TempDB:: Table variable vs local temporary table

As you know the tempdb is used by user applications and SQL Server alike to store transient results needed to process the workload. The objects created by users and user applications are called ‘user objects’ while the objects created by SQL Server engine as part of executing/processing the workload are called ‘internal objects’.In this blog, I will focus on the user objects commonly referred to as temporary tables (#, ##) and table variables. While the differences between ##table (global temporary table) and #table (local temporary table) are well understood, there is a fair amount of confusion between #table and table variable.  Let me walk through main differences between these.

A table variable, like any other variable, is a very useful programming construct. The scoping rules of the table variable are similar to any other programming variables. For example, if you define a variable inside a stored procedure, it can’t be accessed outside the stored procedure. Incidentally, #table is very similar. So why did we create table variables? Well, a table variable can be very powerful when used with stored procedures to pass it as input/output parameters (new functionality available starting with SQL Server 2008) or to store the result of a table valued function. Here are some similartities and differences between the two:

·         First, the table variable is NOT necessarily memory resident. Under memory pressure, the pages belonging to a table variable can be pushed out to tempdb. Here is one example shows space taken by table variable in tempdb

use tempdb



drop table #tv_source



create table #tv_source(c1 int, c2 char(8000))



declare @i int

select @i = 0

while (@i < 1000)


       insert into #tv_source values (@i, replicate (‘a’, 100))

       select @i = @i + 1



DECLARE @tv_target TABLE (c11 int, c22 char(8000))



 INSERT INTO @tv_target (c11, c22)

    SELECT c1, c2

    FROM  #tv_source


— checking the size through DMV.

— The sizes here are in 8k pages. This shows the allocated space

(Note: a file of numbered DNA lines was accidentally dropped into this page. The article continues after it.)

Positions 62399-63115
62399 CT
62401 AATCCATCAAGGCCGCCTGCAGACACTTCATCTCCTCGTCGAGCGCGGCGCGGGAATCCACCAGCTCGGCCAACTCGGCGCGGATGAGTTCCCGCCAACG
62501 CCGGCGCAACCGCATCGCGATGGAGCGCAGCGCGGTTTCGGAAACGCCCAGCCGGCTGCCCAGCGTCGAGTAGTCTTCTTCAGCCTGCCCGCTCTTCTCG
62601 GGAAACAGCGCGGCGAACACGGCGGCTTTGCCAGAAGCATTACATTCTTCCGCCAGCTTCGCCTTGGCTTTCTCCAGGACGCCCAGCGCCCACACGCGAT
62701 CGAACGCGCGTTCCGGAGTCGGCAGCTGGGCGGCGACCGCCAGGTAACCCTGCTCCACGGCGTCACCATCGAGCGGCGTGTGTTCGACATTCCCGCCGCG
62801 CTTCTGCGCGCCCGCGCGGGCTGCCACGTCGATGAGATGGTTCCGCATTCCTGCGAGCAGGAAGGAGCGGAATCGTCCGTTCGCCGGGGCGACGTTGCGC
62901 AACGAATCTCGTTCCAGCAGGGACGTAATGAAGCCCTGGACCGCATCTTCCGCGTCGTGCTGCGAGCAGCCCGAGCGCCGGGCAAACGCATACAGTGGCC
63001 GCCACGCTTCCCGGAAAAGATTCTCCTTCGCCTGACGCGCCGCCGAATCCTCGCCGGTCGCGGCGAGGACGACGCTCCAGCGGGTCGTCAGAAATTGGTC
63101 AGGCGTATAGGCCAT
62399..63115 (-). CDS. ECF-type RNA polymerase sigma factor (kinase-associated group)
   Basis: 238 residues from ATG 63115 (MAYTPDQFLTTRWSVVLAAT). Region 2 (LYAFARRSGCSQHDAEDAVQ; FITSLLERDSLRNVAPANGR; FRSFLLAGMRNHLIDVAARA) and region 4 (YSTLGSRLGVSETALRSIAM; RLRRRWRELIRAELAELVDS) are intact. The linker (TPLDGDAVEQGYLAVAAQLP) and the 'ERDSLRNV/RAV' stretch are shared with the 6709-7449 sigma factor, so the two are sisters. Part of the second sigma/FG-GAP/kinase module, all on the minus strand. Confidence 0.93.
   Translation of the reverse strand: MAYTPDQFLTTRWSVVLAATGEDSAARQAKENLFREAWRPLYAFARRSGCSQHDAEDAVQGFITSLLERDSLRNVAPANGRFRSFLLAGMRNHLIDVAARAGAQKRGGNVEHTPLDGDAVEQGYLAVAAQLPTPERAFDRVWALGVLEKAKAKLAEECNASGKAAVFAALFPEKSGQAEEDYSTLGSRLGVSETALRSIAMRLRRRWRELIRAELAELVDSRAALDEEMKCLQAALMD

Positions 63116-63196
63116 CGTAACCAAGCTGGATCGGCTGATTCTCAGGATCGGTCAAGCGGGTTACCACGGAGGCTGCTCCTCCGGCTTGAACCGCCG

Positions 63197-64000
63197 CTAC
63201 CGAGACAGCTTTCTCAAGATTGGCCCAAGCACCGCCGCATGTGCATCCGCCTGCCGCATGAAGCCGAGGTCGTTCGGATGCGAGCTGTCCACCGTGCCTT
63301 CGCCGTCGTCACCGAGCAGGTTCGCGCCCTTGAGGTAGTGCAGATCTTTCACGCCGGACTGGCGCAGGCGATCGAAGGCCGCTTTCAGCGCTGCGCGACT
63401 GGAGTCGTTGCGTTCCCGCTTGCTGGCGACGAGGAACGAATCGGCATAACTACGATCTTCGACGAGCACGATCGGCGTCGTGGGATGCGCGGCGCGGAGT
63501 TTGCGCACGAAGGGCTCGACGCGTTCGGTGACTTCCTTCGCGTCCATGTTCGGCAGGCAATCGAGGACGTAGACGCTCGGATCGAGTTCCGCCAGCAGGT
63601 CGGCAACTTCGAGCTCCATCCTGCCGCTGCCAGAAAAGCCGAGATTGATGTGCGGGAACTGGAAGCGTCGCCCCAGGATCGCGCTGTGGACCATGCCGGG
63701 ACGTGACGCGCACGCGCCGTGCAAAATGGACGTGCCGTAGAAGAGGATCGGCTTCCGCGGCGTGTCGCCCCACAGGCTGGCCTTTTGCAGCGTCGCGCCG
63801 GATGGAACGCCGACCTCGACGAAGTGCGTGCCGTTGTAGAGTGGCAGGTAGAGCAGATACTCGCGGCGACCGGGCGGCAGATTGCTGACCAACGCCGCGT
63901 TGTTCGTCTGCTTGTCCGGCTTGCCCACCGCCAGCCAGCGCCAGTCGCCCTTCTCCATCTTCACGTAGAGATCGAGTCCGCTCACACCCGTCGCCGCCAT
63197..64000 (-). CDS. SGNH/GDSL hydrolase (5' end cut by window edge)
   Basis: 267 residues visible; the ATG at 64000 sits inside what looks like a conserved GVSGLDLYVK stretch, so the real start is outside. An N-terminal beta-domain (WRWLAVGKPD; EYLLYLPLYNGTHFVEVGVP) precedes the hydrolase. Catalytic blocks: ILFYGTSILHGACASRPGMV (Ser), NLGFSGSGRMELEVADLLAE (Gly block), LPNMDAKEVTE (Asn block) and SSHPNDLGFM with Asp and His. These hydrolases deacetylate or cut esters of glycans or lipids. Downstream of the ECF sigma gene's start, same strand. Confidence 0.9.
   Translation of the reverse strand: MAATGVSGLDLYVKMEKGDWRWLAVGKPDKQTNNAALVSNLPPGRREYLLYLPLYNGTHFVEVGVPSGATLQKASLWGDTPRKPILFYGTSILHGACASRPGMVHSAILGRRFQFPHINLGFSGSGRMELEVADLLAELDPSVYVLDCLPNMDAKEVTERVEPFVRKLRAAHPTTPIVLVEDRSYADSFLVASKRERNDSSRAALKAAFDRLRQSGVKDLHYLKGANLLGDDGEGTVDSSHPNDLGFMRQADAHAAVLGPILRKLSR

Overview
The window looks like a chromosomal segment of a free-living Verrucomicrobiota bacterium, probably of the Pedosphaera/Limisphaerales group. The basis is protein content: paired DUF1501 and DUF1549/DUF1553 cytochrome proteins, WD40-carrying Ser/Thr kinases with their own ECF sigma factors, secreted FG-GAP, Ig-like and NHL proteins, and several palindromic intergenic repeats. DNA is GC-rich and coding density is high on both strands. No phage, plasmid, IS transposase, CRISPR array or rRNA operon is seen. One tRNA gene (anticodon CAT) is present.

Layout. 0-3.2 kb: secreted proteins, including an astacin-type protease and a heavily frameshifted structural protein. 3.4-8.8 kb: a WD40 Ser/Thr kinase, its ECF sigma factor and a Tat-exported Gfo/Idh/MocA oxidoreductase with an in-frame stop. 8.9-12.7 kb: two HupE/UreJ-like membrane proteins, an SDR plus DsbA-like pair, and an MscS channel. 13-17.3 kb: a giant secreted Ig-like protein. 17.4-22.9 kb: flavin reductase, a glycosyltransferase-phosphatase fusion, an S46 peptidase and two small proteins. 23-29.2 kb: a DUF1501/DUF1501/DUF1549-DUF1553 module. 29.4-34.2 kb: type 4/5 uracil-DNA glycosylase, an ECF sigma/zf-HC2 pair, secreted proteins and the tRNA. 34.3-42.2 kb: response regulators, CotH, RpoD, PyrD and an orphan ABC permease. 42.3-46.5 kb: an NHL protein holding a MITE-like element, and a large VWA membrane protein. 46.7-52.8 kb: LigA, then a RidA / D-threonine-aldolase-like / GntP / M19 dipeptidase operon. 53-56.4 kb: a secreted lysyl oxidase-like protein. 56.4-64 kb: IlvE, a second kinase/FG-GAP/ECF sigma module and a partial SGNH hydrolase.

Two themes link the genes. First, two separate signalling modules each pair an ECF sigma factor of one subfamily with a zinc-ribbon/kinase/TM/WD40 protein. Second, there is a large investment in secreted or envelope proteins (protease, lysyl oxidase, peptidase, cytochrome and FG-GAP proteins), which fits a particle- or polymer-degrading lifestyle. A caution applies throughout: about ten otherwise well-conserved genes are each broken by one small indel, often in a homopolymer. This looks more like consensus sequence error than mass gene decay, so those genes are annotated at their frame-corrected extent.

— to user objects to be 2000 pages (1000 pages for #tv_source and

— 1000 pages for @tv_target


Select total_size = SUM (unallocated_extent_page_count) +

SUM (user_object_reserved_page_count) +

SUM (internal_object_reserved_page_count) +

SUM (version_store_reserved_page_count) +

SUM (mixed_extent_page_count),


SUM (unallocated_extent_page_count) as freespace_pgs,

SUM (user_object_reserved_page_count) as user_obj_pgs,

SUM (internal_object_reserved_page_count) as internal_obj_pgs,

SUM (version_store_reserved_page_count)  as version_store_pgs,

SUM (mixed_extent_page_count) as mixed_extent_pgs

from sys.dm_db_file_space_usage

·         Second, when you create a table variable, it is like a regular DDL operation and its metadata is stored in system catalog. Here is one example to check this

declare @ttt TABLE(c111 int, c222 int)

select name from sys.columns where object_id > 100 and name like ‘c%’

This will return two rows containing columns c111 and c222. Now this means that if you were encountering DDL contention, you cannot address it by changing a #table to table variable.

·         Third, transactional and locking semantics. Table variables don’t participate in transactions or locking. Here is one example

— create a source table

create table tv_source(c1 int, c2 char(100))



declare @i int

select @i = 0

while (@i < 100)


       insert into tv_source values (@i, replicate (‘a’, 100))

       select @i = @i + 1


— using #table

create table #tv_target (c11 int, c22 char(100))





    INSERT INTO #tv_target (c11, c22)

            SELECT c1, c2

            FROM  tv_source



— using table variable


DECLARE @tv_target TABLE (c11 int, c22 char(100))